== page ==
And the beadbonny ash that sits over the burn.
    What would the world be, once bereft
    Of wet and of wildness? Let them be left,
    O let them be left, wildness and wet;
    Long live the weeds and the wilderness yet.

Giving Thanks

“Give thanks for what you have been given.
Give a gift, in reciprocity for what you have taken.
Sustain the ones who sustain you and the earth will last forever.”

~ Robin Wall Kimmerer

As a child, I was fortunate to attend the University Elementary School in Iowa City, Iowa. The learning was active, with lots of “hands-on” participation. In addition to all the usual basics, our 2nd grade year was devoted to a study of the Native Americans. When we studied the Plains people, we made a teepee of sheets, decorated it, and set it up in the hallway. We pounded out “pemmican” from dried beef and raisins — and gave it to the principal, who did take a bite! When we studied the Diné (Navajo), we made weavings on little frame looms that we had helped make at home. [As I’ve said earlier, this is one of the earliest roots of my love of weaving.] We even made a wickiup (wigwam) and planted some corn on the playground. All these things — along with the reading, encouragement, and travel opportunities my parents provided — led to my later involvement with native groups and gave me a deep respect for the indigenous peoples of this continent.

I continue to learn from these diverse cultures & people who have so much to teach those of us in profit-driven/consumer cultures. At this time of year, I like to revisit the Haudenosaunee Thanksgiving Address which, as many of you know, is recited by members of the Iroquois Confederacy at the beginning & closing of any gathering and regularly in their tribal schools. I like to read it slowly — perhaps aloud — truly taking time to be with each of our relations as they are named & thanked.

Speaking of this Thanksgiving address, Robin Wall Kimmerer says, in her beautiful book Braiding Sweet Grass:

“As it goes forward, each element of the ecosystem is named in its turn, along with its function. It is a lesson in Native science. You can’t listen to the Thanksgiving Address without feeling wealthy. And, while expressing gratitude seems innocent enough, it is a revolutionary idea. In a consumer society, contentment is a radical proposition. Recognizing abundance rather than scarcity undermines an economy that thrives by creating unmet desires… The Thanksgiving Address reminds you that you already have everything you need… That’s good medicine for land and people alike.”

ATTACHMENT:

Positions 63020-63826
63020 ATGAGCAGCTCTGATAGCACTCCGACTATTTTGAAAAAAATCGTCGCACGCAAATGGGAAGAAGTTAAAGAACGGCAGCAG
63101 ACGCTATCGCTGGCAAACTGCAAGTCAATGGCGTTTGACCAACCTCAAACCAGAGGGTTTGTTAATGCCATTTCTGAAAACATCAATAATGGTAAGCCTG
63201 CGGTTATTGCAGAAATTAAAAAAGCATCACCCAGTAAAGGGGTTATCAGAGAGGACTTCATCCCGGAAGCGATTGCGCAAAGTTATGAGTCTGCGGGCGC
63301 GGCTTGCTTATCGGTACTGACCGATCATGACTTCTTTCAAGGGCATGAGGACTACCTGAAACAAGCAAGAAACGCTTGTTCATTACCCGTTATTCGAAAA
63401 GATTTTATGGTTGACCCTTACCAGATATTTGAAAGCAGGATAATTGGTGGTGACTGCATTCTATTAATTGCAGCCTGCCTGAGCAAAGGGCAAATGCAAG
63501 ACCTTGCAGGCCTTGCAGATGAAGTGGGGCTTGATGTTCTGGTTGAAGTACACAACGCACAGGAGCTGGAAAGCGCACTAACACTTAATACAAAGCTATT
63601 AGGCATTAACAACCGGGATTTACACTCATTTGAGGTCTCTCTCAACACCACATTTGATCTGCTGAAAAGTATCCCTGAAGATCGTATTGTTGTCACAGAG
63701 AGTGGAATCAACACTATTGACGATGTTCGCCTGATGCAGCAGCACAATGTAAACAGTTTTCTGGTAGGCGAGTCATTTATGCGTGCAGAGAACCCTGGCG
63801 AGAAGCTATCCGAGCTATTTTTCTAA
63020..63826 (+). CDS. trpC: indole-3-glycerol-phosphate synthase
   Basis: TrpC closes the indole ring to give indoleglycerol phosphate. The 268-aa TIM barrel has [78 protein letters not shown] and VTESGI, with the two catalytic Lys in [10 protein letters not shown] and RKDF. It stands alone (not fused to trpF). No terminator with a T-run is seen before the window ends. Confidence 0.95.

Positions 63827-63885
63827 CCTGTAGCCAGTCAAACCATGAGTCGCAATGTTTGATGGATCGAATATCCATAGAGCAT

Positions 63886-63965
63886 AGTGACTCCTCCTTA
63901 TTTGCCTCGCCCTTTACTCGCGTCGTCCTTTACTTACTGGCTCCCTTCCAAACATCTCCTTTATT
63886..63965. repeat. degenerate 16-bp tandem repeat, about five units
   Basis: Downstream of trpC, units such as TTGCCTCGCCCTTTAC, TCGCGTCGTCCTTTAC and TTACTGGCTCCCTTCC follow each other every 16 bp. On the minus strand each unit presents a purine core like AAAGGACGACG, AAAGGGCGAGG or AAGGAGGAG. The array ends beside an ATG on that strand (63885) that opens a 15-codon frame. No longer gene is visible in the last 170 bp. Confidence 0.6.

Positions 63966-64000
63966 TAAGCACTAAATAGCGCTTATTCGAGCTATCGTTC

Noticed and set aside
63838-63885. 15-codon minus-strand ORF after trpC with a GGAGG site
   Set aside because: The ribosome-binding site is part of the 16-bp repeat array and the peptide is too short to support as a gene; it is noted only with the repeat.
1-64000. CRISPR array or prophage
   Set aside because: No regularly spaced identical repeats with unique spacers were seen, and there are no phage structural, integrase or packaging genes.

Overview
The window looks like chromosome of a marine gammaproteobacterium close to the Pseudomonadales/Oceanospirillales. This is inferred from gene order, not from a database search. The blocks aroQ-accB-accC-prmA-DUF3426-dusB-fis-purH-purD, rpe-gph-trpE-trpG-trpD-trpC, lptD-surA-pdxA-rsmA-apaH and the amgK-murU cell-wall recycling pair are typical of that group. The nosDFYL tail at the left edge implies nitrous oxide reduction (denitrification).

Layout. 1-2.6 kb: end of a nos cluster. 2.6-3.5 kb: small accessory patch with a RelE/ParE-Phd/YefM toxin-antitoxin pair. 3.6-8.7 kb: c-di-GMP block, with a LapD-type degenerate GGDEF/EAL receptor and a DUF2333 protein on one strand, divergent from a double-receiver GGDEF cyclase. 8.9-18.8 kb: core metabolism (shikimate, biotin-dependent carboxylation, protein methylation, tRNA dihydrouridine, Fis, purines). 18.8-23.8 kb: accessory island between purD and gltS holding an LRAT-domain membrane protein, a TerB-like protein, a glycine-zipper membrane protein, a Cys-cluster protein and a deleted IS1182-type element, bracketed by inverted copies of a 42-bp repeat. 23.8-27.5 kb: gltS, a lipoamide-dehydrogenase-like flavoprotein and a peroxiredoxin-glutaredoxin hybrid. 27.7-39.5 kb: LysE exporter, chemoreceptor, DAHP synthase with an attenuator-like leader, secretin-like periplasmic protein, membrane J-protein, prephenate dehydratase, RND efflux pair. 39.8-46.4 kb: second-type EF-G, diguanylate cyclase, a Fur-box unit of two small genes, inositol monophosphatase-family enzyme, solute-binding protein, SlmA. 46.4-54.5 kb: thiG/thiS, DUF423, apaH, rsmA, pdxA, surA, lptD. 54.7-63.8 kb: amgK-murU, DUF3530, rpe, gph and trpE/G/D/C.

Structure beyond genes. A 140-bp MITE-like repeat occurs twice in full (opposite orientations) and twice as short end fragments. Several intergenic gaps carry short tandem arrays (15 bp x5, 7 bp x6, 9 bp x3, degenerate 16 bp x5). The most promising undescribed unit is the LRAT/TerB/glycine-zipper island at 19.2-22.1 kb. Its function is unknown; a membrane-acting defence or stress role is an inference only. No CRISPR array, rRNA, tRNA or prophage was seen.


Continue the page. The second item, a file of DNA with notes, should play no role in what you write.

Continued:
Haudenosaunee Thanksgiving Address:

Haudenosaunee Thanksgiving Address:

Today we have gathered and we see that the cycles of life continue. We have been given the duty to live in balance and harmony with each other and all living things. So now, we bring our minds together as one as we give greetings and thanks to each other as people.
Now our minds are one.

The Earth Mother
We are all thankful to our Mother, the Earth, for she gives us all that we need for life. She supports our feet as we walk about upon her. It gives us joy that she continues to care for us as she has from the beginning of time. To our mother, we send greetings and thanks.
Now our minds are one.
The Waters
We give thanks to all the waters of the world for quenching our thirst and providing us with strength. Water is life. We know its power in many forms- waterfalls and rain, mists and streams, rivers and oceans. With one mind, we send greetings and thanks to the spirit of Water.
Now our minds are one.
The Fish  
We turn our minds to the all the Fish life in the water. They were instructed to cleanse and purify the water. They also give themselves to us as food. We are grateful that we can still find pure water. So, we turn now to the Fish and send our greetings and thanks.
Now our minds are one.
The Plants
Now we turn toward the vast fields of Plant life. As far as the eye can see, the Plants grow, working many wonders. They sustain many life forms. With our minds gathered together, we give thanks and look forward to seeing Plant life for many generations to come.
Now our minds are one.
The Food Plants
With one mind, we turn to honor and thank all the Food Plants we harvest from the garden. Since the beginning of time, the grains, vegetables, beans and berries have helped the people survive. Many other living things draw strength from them too. We gather all the Plant Foods
together as one and send them a greeting of thanks.
Now our minds are one.

The Medicine Herbs